George Kemball

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Sir George Vero Kemball
Born (1858-10-01)1 October 1858
Fairseat, Wrotham, United Kingdom
Died 10 January 1941(1941-01-10) (aged 83)
Allegiance United Kingdom United Kingdom
Service/branch Royal Artillery, British Army
Years of service 1878–1919
Rank Major General (1914–1919)
Colonel Commandant Royal Artillery (1927–1929)
Commands held 28th Indian Brigade
5th (Mhow) Division
Battles/wars Second Afghan War (1878–1880)
Chitral Expedition (1895)
Tochi Expedition (1897)
Kaduna Expedition (1900)
Bida Expedition (1901)
Kano-Sokoto Expedition (1903)
World War I (1914–1918)
- France (1914–1915)
- Mesopotamia (1916)
Awards DSO (1901)
CB (1903)
K.C.M.G. (1917)

Major-General Sir George Vere Kemball, KCMG, CB, DSO, R.A. (1859–1941) was a British Army officer of the 19th and early 20th century. He was a career officer in the British Army spending most of his career in India and Africa.

Early life and family[edit]

George Kemball was the son of Major-General John Shaw Kemball. He had a younger brother, Arnold Henry Grant Kemball, who commanded the 54th (Kootenay) Battalion of the Canadian Expeditionary Force during the First World War. His father and uncle were both generals in the British Army. His grandfather, Vero Shaw Kemball, had been the Surgeon-General for Bombay. Other ancestors served various regiments of the British Army, including the Black Watch, as well as the Indian Army. In 1889, he married Hattie Elliot.[1] With his brother, he attended Twyford before going to Harrow.[2]

Military career[edit]

Early career[edit]

After attending Twyford School and Harrow, he obtained a commission as a lieutenant in the Royal Artillery in 1878. After serving in the Second Afghan War (1878–1880), he was promoted to captain in 1886. In 1895, he was assigned to the staff of the Chitral Relief Force, working as the Deputy Assistant Quartermaster General for Intelligence, for which he was mentioned in dispatches and be brevetted to major.[3][4] In 1898, he was promoted to major.

In 1897, Kemball took part in the Tochi Expedition along the North-West Frontier, for which he was also mentioned in dispatches. In 1900, Kemball saw action in Africa, campaigning in Nigeria in the Kaduna Expedition. He was appointed Inspector general and thus acting commander of the West African Frontier Force, taking command of an expedition against the Bida and Kontagora in January 1901,[5] for which he would receive the Distinguished Service Order (DSO) in April 1902.[6] He was also promoted to lieutenant colonel in 1901, and made a local brigadier general. He commanded British forces in the Kano-Sokoto Expedition in 1903, for which he was rewarded with a C.B.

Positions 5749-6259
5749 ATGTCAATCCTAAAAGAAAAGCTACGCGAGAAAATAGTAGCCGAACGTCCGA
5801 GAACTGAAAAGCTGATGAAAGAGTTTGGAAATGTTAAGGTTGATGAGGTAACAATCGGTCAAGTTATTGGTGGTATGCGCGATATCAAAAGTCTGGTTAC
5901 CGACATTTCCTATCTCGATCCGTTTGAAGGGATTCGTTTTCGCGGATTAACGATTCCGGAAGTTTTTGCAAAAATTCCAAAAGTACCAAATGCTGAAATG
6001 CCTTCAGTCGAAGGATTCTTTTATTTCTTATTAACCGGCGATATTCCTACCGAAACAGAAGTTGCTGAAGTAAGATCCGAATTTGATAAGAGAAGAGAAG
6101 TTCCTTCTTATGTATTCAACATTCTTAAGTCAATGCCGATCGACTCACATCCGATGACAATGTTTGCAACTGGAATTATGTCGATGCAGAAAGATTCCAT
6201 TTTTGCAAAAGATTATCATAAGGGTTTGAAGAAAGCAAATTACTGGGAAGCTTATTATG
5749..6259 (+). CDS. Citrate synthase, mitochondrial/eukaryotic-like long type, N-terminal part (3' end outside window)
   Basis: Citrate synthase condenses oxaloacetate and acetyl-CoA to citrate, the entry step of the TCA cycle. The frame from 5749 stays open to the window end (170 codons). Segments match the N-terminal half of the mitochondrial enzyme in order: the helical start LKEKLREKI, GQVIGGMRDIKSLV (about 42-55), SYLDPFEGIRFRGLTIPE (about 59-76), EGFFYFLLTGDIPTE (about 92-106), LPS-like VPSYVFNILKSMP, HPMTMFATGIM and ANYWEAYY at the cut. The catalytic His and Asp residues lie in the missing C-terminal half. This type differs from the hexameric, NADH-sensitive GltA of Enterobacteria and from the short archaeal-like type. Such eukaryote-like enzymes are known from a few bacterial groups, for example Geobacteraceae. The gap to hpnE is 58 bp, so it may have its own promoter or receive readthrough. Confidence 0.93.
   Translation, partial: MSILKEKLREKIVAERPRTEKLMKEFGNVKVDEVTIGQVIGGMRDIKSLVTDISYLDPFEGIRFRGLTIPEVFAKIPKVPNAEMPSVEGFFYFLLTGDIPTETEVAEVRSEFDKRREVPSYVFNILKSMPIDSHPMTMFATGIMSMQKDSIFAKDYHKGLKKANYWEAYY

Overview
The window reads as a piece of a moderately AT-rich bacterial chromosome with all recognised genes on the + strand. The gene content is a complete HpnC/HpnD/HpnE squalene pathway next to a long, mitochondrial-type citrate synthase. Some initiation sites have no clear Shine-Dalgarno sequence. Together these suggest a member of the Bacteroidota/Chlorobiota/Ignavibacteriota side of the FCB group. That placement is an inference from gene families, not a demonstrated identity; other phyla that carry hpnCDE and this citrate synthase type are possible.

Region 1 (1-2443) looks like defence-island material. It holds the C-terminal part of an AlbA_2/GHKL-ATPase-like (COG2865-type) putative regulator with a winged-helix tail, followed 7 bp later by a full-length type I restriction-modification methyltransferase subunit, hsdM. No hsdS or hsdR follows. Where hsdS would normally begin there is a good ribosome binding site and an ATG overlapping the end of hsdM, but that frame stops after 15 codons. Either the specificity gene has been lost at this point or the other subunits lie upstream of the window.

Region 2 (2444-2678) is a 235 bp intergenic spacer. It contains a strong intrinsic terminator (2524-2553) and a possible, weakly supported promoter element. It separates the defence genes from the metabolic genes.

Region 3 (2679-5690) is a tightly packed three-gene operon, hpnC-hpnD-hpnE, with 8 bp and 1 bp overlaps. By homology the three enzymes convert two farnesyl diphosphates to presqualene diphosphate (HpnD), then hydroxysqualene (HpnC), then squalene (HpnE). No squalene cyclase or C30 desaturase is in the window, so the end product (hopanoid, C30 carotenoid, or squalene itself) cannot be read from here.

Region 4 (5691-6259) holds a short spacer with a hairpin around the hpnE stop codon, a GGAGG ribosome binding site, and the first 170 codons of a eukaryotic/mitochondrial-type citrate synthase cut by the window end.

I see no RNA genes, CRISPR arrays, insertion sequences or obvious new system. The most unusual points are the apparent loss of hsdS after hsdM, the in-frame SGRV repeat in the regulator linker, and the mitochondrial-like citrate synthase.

Service in Africa and first commands[edit]

After the Kano-Sokoto Expedition, Kemball was recalled to London, where he was involved in the recruiting and selection of personnel for service in Nigeria.[7] From 1909 until 1913, he worked at the War Office. In 1914, he returned to India, where he was given command of a brigade and promoted to major general.

Great War service[edit]

During World War I, Kemball served in Mesopotamia and was involved in efforts to relieve the Siege of Kut.[8] He commanded the 28th Indian Brigade of the 7th (Meerut) Division through the battles of 1916. He was wounded at the Battle of Sanniyat in April 1916. For his service in the Mesopotamian Campaign, he was knighted and made a Knight Commander of Order of St Michael and St George.[9]

After his service in the Mesopotamian Campaign, he returned to India, where he was given command of 5th (Mhow) Division in 1917. He remained in command of the division until 1919. After his retirement, from 1927 to 1929 he served as the colonel commandant of the Royal Artillery.[10]

Kemball died in 1941, survived by his wife and children.


  1. ^ Peter Beauclerk Dewar, Burke's landed gentry of Great Britain: together with members of the titled and non-titled contemporary establishment, (Wilmington, Delaware: Burke's Peerage & Gentry, 2001) p. 791.
  2. ^ The Kemballs
  3. ^ London Gazette, 11 February 1898, p. 859.
  4. ^ London Gazette, 21 January 1896, p. 358.
  5. ^ "No. 27426". The London Gazette. 18 April 1902. pp. 2583–2584. 
  6. ^ "No. 27428". The London Gazette. 25 April 1902. p. 2759. 
  7. ^ Boyle, Andrew (1962). "Chapter 4". Trenchard Man of Vision. St. James's Place London: Collins. pp. 71 and 72. 
  8. ^ Sir John Nixon's Second Despatch, London Gazette, 9 May 1916, p. 4657
  9. ^ London Gazette, April 1917, p. 3401
  10. ^ Twyfordians - Biographies